Today@Sam Article

2022 David Payne Academic Community Engagement Award: Benita Brooks

Oct. 18, 2022
SHSU Media Contact: Campbell Atkins

Each year, Sam Houston State University honors faculty members whose teaching, scholarly accomplishments, service, and academic engagement stand out among their peers. Benita Brooks, assistant dean of diversity, equity and inclusion in the College of Education is the recipient of the 2022 David Payne Academic Community Engagement Award for her tremendous impact on the community through academic service.

benita brooks

Go to the people.

It is the start of a famous quote by philosopher Lao Tzu that Sam Houston State University’s Benita Brooks has always considered the driving force behind her strategy to serve others. It was also an intricate reason she was named the university’s 2022 David Payne Academic Community Engagement Award recipient.

Brooks, an associate professor of literacy and assistant dean of diversity, equity and inclusion in the College of Education, has never known any other strategy. It was instilled into her at a young age growing up as one of four children to a single mother in Greenville, South Carolina after her father passed away when she was only two. Her mother volunteered for Meals on Wheels for over 20 years and, as a child, she assisted her mother in delivering food to wonderful people such as Mr. Day.

“I had a pre-K and kindergarten teacher named Don James, who was culturally responsive before it was identified as such,” Brooks said.

James, a white man, would provide home visits for his students. Brooks remembered him sitting down in her house with her and her mom, discussing her specific academic interests.

“Imagine a white male in the 1980s coming to a predominately Black community in the South,” Brooks said of the man who would help shape her innate knowledge of diverse relations in education from an early age. “Instead of him exposing me to literature that he liked, he wanted to make sure I learned to read using literature I enjoyed.”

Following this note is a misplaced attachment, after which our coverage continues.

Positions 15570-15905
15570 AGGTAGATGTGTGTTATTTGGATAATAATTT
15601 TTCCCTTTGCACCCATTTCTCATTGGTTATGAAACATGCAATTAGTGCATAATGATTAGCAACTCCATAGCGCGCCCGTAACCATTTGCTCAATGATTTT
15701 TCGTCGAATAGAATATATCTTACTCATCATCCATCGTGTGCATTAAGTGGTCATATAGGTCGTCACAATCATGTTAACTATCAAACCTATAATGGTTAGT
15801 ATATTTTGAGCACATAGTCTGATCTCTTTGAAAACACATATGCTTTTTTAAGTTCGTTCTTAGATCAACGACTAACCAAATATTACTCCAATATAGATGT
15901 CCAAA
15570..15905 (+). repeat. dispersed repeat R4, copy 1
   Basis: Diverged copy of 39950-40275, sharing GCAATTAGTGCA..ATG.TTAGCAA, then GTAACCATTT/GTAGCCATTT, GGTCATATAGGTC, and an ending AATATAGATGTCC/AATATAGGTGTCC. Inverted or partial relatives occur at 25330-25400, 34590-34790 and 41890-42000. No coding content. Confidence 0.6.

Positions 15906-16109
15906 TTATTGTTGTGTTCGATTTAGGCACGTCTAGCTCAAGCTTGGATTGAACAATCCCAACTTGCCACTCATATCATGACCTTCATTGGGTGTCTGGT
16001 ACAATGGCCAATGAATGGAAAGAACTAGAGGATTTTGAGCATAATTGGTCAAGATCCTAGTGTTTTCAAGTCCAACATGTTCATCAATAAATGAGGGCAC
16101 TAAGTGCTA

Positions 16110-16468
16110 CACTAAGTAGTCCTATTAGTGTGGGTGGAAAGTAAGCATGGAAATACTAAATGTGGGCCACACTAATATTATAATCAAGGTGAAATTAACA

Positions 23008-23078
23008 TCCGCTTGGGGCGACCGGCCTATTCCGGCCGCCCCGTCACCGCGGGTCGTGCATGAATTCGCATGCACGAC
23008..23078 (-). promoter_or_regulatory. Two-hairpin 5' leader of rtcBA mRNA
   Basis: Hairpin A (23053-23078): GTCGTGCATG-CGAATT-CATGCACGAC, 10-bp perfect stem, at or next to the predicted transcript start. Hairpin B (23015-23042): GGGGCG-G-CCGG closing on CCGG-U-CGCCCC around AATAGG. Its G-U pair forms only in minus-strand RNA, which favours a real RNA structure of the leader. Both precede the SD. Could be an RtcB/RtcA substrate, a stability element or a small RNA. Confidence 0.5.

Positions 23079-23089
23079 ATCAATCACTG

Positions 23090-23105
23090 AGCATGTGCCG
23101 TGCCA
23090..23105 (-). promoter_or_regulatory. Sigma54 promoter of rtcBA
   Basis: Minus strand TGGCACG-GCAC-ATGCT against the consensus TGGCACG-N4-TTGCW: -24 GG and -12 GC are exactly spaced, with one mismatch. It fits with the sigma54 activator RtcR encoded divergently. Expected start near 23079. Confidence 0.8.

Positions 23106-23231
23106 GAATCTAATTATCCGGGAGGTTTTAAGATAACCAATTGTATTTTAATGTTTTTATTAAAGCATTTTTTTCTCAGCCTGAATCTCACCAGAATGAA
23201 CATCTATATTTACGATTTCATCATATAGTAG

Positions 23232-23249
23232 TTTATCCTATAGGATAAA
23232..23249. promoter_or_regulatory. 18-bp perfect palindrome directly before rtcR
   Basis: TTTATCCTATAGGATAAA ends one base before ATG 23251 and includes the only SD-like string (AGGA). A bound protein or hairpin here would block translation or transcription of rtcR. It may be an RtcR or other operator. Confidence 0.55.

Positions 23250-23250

Brooks credits individuals such as James, high school debate coach Truman Humbert, undergraduate English professor Dr. Donald Major and the late Charles Rosemond for showing her the true meaning of “Go to the people”.

“They all approached me and helped me cultivate the gift I had inside of me that I did not know existed,” Brooks said. “I always wanted to make sure that I passed the torch onto others.”

This mindset was the basis that forged the Huntsville Immersion Partnership (HIP) after school program, which connected local students at the Boys and Girls Club of Huntsville with tutors who were studying to be teachers. Many of these teachers studied under Brooks, who teaches a literacy block class that provided said educators with the proper literacy methods in terms of content but also helpful ways to engage with students from different backgrounds on a personal level.

benita brooks“Most of the teachers I taught already knew their content, but needed help learning how to build relationships,” Brooks said. “Once I showed them how to build relationships through various demonstrations, we took what we did in the classroom and actually applied it at the Boys and Girls Club.”

This included administering questionnaires or surveys to the children asking what parts of the process they enjoyed, allowing kids to have a voice. It allowed the instructors to build relationships with the kids based on what they shared about themselves.